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Course Schedules » Department Of Clinical And Health Psychology » College Of Public Health And Health Professions » University Of Florida

After the introductory session, we will focus on the early Mahayana approach to the nature of the mind through sources such as the Heart and Diamond Sutras, the writings of Nagarjuna and Vasubandhu, and Maitreya’s Buddha-nature treatise Uttarantra. We begin our study of Mahamudra by focusing on the Indian origins of Mahamudra, including figures such as Sara and Maitripa, and continue with the Mahamudra concept and practice that originated among the Kagyu and “Tibet- ” in Tibet. Renaissance” (11th-14th centuries) tradition.

Spring 2023 Class Schedule

Our study of Geluk Mahamudra begins with the history of the practice, followed by a reading of the Panchan and its own explanation of Mahamudra. We conclude by exploring the Torah, poetry, philosophy, and meditation of Jaluk Mahamudra.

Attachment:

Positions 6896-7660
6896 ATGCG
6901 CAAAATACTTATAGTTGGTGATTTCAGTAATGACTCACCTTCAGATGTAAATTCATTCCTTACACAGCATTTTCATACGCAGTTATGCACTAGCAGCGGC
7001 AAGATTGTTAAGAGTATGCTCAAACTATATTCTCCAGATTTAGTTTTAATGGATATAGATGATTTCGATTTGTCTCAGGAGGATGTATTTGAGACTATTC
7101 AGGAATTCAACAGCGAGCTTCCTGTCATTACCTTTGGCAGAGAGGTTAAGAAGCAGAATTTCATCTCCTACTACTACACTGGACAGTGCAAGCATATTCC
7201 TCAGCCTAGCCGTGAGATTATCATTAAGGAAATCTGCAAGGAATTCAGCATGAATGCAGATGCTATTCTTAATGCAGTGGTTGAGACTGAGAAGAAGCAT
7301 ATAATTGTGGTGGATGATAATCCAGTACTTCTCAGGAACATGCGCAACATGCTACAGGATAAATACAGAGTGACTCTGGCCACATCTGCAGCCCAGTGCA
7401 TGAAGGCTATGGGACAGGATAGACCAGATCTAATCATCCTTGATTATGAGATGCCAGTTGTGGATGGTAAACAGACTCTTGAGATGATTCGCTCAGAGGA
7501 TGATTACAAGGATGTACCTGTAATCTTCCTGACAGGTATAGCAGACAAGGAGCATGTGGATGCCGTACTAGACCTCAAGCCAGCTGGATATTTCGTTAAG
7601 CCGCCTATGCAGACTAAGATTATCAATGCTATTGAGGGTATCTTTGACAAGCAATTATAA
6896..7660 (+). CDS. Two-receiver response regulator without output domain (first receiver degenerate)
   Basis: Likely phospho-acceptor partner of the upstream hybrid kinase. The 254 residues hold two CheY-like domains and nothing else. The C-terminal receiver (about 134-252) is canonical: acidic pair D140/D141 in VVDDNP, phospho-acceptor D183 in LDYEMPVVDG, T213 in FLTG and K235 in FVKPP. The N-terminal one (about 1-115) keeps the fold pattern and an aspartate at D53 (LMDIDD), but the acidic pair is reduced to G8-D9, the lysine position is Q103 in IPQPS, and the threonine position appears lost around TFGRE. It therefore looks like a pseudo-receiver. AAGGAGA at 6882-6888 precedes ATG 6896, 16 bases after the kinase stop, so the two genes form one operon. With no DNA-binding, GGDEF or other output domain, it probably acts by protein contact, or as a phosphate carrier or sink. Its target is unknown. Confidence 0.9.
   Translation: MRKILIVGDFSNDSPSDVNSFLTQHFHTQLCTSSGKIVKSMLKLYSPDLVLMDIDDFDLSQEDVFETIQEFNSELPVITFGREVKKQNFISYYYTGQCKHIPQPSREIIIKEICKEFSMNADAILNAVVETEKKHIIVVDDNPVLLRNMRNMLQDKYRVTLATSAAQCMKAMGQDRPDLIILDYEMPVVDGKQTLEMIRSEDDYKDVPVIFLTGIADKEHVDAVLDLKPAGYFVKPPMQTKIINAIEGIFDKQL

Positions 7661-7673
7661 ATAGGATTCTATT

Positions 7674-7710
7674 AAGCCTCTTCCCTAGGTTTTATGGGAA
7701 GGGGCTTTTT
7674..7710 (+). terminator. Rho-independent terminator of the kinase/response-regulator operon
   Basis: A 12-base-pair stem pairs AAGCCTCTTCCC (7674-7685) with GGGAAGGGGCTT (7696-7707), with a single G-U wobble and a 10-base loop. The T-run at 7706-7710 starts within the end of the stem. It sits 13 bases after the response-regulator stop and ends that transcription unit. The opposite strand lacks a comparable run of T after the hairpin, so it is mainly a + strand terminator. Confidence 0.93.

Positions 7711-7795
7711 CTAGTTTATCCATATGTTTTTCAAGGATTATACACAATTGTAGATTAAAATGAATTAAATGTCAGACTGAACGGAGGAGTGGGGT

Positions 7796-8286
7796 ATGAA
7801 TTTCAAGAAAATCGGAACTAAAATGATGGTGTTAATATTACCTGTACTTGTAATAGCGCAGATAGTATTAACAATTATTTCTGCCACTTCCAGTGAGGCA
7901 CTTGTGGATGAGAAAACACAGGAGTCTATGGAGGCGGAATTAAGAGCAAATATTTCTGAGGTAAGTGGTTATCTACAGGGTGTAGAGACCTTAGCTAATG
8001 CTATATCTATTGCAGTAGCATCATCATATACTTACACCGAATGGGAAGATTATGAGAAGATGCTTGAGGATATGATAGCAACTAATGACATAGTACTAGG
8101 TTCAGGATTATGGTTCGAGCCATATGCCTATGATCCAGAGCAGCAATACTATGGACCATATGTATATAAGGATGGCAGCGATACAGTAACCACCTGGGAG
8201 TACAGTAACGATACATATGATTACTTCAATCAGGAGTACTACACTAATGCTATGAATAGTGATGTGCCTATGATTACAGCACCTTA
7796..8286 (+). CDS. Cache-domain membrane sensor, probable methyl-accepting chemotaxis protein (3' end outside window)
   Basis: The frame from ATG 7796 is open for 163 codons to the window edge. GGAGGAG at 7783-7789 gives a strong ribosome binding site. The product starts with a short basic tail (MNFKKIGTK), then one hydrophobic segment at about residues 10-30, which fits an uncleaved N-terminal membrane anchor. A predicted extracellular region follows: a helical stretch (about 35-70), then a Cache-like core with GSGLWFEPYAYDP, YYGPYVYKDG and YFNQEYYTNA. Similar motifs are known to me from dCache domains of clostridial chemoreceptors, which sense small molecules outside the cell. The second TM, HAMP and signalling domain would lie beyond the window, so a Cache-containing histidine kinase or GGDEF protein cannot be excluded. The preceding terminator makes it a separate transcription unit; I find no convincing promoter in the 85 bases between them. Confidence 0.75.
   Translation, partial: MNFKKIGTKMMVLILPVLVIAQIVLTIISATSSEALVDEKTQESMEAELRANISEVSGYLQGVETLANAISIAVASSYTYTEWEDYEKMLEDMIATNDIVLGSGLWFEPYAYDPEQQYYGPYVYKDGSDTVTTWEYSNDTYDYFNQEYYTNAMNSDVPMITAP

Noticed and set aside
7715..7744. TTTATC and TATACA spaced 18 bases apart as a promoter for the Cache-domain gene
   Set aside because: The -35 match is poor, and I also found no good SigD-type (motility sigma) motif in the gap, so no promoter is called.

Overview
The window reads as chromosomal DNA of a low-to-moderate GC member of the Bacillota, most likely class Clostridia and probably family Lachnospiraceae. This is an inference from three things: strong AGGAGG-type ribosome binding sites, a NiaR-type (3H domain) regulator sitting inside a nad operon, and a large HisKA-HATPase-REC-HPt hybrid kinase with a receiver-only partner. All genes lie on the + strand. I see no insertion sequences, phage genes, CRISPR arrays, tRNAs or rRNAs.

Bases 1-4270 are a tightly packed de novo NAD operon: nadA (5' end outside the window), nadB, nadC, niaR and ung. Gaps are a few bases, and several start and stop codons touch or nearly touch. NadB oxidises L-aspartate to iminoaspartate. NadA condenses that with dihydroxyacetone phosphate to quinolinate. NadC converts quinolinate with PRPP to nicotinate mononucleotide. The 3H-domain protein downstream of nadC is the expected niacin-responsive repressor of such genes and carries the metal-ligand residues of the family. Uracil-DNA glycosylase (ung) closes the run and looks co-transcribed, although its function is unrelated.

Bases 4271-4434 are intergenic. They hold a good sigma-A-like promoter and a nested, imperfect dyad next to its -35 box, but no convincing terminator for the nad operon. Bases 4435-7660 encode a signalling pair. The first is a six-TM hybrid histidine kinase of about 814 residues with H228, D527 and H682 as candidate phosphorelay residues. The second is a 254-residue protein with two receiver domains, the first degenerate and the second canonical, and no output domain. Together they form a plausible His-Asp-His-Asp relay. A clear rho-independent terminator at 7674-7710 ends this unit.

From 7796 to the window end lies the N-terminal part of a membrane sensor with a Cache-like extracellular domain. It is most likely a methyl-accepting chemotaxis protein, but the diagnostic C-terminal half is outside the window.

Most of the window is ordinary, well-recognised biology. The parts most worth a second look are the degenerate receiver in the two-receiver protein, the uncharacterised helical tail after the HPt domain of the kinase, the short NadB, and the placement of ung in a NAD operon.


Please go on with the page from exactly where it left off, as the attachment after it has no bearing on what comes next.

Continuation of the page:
PHL328 Advanced Mental Practice as Spiritual Practice II: Lujong, Tranquility, and Your Community. Losang Yuntan and Nemadrol Miranda Adams with Yangsi Rinpoche on Thursday 1-3

Spring 2023 Class Schedule

Official Spring 2023 Class Registration Posted At Sas Major/minor Fair

(2 credits) According to the Tibetan Buddhist tradition, the key to happiness is not to get rid of our problems but to develop the mind to transform each problem into something that leads to happiness. In this course, building on our analysis of Lujong literature and Tibetan culture from the autumn period, we extend our study of tradition and practice to modern Lujong instruments, examining the specific ways in which this culture can be work. Foundation. and our relationship with the world.

This class will include a review and analysis of the Lujong style, including advice on developing new mental habits to control our thoughts and emotions, and methods including modern Western Lujong healing techniques. Across culture, science and popular culture.

Spring 2023 Class Schedule